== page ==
## Neural Discrete Representation Learning

*Van den Oord et al.*, in NeurIPS 2017

In this work, the authors propose VQ-VAE, a variant of the Variational Autoencoder (VAE) framework with a discrete latent space, using ideas from vector quantization. The two main motivations are (i) discrete variables are potentially better fit to capture the structure of data such as text and (ii) to prevent the posterior collapse in VAEs that leads to latent variables being ignored when the decoder is too powerful.

## graphical models

## Learning a SAT Solver from Single-Bit Supervision

*Selsam et al.*, in ICLR 2019

The goal is to solve SAT problems with weak supervision: In that case, a model is trained only to predict the satisfiability of a formula in conjunctive normal form. As a byproduct, if the formula is satisfiable, an actual satisfying assignment can be worked out from the network's activations in most cases.

## Conditional Neural Processes

*Garnelo et al.*, in ICML 2018

Gaussian Processes are models that consider a family of functions (typically under a Gaussian distribution) and aim to quickly fit one of these functions at test time based on some observations. In that sense there are orthogonal to Neural Networks which instead aim to learn one function based on a large training set and hoping it generalizes well on any new unseen test input. This work is an attempt at bridging both approaches.

## icml

## Conditional Neural Processes

*Garnelo et al.*, in ICML 2018

Gaussian Processes are models that consider a family of functions (typically under a Gaussian distribution) and aim to quickly fit one of these functions at test time based on some observations. In that sense there are orthogonal to Neural Networks which instead aim to learn one function based on a large training set and hoping it generalizes well on any new unseen test input. This work is an attempt at bridging both approaches.

## image analysis

## Deep Image Prior

*Ulyanov et al.*, in CVPR 2018

Deep Neural Networks are widely used in image generation tasks for capturing a general prior on natural images from a large set of observations. However, this paper shows that the structure of the network itself is able to capture a good prior, at least for local cues of image statistics. More precisely, a randomly initialized convolutional neural network can be a good handcrafted prior for low-level tasks such as denoising, inpainting.

## image compression

## Neural Discrete Representation Learning

*Van den Oord et al.*, in NeurIPS 2017

## logics

## Learning a SAT Solver from Single-Bit Supervision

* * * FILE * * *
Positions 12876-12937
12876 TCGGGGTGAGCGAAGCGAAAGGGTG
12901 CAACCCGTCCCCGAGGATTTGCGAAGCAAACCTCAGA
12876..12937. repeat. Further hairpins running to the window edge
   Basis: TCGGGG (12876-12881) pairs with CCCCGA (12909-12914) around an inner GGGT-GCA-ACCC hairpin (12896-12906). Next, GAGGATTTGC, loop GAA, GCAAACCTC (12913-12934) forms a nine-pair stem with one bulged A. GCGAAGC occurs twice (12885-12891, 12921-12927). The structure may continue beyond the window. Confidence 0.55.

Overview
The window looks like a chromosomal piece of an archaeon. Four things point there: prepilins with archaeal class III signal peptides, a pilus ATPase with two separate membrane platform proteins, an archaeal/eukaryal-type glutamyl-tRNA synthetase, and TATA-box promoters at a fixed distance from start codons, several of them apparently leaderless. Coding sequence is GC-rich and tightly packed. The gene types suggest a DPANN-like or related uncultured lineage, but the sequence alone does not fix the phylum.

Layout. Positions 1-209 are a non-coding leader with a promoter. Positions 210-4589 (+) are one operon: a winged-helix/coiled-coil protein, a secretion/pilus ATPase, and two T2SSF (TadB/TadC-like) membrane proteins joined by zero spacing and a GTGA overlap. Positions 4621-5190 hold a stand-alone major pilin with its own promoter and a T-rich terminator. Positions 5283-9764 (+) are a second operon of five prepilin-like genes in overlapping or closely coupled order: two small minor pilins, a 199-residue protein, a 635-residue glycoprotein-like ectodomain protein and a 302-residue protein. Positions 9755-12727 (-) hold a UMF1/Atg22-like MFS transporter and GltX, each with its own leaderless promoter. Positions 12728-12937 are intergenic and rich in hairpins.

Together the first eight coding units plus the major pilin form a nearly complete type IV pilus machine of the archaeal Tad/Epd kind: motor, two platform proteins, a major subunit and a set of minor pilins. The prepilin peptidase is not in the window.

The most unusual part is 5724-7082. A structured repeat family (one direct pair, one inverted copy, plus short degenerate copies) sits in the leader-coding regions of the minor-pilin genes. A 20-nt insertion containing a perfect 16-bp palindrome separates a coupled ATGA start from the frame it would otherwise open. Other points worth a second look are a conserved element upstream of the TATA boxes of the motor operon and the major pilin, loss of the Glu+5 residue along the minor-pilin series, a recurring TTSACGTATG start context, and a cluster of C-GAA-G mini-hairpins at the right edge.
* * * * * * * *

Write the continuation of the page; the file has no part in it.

*Selsam et al.*, in ICLR 2019

The goal is to solve SAT problems with weak supervision: In that case, a model is trained only to predict the satisfiability of a formula in conjunctive normal form. As a byproduct, if the formula is satisfiable, an actual satisfying assignment can be worked out from the network's activations in most cases.

## representation learning

## Domain Adversarial Training of Neural Networks

*Ganin et al.*, in JMLR 2016

In this article, the authors tackle the problem of unsupervised domain adaptation: Given labeled samples from a source distribution `\mathcal D_S` and unlabeled samples from target distribution `\mathcal D_T`, the goal is to learn a function that solves the task for both the source and target domains. In particular, the proposed model is trained on both source and target data jointly, and aims to directly learn an aligned representation of the domains, while retaining meaningful information with respect to the source labels.

## The Variational Fair Autoencoder

*Louizos et al.*, in ICLR 2016

The goal of this work is to propose a variational autoencoder based model that learns latent representations which are independent from some sensitive knowledge present in the data, while retaining enough information to solve the task at hand, e.g. classification. This independence constraint is incorporated via loss term based on Maximum Mean Discrepancy.

## InfoVAE: Balancing Learning and Inference in Variational Autoencoders

*Zhao et al.*, in AAAI 2019

Two known shortcomings of VAEs are that (i) The variational bound (ELBO) can lead to poor approximation of the true likelihood and inaccurate models and (ii) the model can ignore the learned latent representation when the decoder is too powerful. In this work, the author propose to tackle these problems by adding an explicit mutual information term to the standard VAE objective.

## Gradient Reversal Against Discrimination

*E. Raff and J. Sylvester*, in DSAA 2018